Earthquake insurance is a type of natural disaster insurance that anyone can use, but some more than most. It’s possible to experience an earthquake anywhere in the country, but as many of you know, certain places (like California), are more earthquake prone than others. Around here, earthquakes happen all the time, but most aren’t very big. Unfortunately, earthquakes can be devastating, and being protected by earthquake insurance can be a life saver when one strikes.
Where to Buy Earthquake Insurance
The State of California requires home insurance companies to provide earthquake insurance, but it doesn’t require that residents purchase it. As such, checking with your homeowners insurance carrier is one place to start. However, it’s possible to buy a stand-alone earthquake insurance policy from another insurer altogether, so shopping around is beneficial if you want to save money.
What Earthquake Insurance Covers
Earthquake insurance will typically pay for repairs to your house and attached structures, such as your garage, as well as personal belongings and additional living expenses if your home is uninhabitable due to the earthquake. Coverage in these areas is pretty standard, though there are some options that can be added to an earthquake insurance policy including building code upgrades, such as emergency repairs.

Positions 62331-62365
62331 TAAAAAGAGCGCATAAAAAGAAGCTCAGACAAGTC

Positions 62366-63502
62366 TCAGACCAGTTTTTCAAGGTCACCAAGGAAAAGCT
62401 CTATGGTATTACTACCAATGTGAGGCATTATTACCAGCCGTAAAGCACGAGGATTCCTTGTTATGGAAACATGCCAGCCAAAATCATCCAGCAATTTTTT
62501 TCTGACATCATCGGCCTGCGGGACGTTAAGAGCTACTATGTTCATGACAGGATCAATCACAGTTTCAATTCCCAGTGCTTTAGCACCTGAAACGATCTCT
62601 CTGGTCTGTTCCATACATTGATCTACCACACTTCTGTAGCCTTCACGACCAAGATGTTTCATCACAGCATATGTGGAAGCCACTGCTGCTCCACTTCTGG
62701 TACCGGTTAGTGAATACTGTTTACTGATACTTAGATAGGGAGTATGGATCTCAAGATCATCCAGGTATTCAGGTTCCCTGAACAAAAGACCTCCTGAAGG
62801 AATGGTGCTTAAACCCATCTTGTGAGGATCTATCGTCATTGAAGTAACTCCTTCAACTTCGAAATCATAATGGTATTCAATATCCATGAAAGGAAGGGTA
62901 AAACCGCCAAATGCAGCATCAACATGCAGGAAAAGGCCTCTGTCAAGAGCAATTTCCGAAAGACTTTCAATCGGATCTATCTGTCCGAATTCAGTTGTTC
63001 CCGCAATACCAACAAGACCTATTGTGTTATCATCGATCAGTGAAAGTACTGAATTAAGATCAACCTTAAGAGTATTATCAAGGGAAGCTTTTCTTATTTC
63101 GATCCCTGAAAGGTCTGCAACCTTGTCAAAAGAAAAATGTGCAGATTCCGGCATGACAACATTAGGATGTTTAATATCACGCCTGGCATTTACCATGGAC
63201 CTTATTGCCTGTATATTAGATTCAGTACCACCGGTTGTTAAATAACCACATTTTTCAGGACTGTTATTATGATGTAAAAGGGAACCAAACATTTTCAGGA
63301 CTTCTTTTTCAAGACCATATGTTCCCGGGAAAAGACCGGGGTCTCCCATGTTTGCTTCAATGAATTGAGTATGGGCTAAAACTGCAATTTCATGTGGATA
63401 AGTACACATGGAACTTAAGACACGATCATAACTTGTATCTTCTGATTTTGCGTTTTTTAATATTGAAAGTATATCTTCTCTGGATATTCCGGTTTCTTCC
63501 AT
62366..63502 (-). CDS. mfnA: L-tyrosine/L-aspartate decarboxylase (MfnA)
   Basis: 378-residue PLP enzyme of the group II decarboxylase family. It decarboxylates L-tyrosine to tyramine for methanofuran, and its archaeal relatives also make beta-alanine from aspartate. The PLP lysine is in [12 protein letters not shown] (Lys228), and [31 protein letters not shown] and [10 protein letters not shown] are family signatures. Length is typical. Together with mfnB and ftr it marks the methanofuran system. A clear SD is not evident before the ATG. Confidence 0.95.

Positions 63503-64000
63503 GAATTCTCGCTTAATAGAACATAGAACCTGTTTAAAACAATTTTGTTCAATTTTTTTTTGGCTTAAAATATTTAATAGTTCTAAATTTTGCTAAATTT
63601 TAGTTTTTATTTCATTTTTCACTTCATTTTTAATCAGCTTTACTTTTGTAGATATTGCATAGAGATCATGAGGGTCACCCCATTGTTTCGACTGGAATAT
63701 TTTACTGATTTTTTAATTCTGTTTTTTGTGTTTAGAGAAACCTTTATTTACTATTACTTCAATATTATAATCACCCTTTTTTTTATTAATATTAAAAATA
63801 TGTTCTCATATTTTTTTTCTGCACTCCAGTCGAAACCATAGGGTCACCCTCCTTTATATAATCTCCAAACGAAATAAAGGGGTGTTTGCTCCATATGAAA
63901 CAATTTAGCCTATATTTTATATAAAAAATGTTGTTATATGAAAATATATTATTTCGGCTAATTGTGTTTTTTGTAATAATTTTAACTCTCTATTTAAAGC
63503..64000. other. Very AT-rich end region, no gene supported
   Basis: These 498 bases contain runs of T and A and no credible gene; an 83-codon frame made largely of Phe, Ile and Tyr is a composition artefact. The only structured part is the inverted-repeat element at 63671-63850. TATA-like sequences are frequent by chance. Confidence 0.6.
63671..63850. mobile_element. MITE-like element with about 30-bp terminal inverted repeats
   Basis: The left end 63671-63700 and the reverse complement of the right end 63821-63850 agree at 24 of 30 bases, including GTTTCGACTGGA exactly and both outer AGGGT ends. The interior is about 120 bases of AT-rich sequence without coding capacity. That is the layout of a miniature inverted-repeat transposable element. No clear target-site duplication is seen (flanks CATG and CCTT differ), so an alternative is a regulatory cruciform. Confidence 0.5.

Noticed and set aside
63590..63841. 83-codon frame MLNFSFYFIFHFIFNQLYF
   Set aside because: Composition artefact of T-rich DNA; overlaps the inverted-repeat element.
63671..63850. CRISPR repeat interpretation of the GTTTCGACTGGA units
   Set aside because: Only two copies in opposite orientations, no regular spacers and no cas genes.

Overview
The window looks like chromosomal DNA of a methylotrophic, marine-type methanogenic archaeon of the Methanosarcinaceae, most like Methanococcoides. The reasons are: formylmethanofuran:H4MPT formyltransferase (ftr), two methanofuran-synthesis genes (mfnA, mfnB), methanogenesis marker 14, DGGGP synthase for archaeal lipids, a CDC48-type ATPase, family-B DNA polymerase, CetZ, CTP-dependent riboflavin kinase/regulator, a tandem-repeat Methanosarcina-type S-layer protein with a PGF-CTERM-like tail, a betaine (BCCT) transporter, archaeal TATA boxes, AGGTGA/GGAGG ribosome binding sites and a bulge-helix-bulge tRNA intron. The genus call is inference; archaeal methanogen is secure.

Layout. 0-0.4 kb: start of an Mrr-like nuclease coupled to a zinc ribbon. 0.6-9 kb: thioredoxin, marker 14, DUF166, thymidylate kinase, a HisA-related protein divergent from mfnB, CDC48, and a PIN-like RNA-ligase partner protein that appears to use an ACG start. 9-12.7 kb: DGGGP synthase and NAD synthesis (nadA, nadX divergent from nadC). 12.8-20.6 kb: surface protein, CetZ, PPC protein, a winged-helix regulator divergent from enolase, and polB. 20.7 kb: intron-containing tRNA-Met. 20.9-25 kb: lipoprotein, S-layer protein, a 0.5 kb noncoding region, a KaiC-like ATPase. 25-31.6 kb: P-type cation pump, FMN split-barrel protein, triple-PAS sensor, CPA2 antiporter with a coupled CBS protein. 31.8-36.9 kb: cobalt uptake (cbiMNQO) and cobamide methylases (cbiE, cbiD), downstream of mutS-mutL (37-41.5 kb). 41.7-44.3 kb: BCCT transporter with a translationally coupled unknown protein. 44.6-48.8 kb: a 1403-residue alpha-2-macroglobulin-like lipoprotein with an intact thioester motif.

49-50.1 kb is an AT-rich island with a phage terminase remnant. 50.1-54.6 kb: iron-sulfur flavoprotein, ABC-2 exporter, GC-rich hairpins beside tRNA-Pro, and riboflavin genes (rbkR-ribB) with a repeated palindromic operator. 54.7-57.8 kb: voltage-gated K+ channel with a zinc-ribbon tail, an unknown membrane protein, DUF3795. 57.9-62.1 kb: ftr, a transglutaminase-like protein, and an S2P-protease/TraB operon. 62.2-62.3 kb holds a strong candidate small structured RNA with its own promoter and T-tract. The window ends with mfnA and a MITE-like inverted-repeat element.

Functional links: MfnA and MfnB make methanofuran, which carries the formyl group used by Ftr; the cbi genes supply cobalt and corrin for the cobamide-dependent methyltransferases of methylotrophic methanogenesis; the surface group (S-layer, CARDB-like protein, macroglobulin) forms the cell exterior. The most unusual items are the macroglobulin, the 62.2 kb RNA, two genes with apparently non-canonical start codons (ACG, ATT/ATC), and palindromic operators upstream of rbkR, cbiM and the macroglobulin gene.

Earthquake insurance policies are usually associated with large deductibles of 5% to 20% of your dwelling coverage limit. Additionally, some companies use separate deductibles for different types of coverage. For example, you may have one deductible for your personal property coverage and another for your dwelling. Not all earthquake insurance policies have more than one deductible, so make sure to ask your insurance agent about it.
How Your Rates are Determined
In the insurance industry, rates are determined based on risk. To determine the level of risk associated with providing your home with earthquake insurance, companies will take the following into account:
- Your Zip code
- The age of your home
- Number of stories in your house
- Your home’s rebuilding cost
- Type of soil on your property
- The building materials used in your home
- The areas proximity to fault lines and seismic activity
Photo by Trevor Johnston.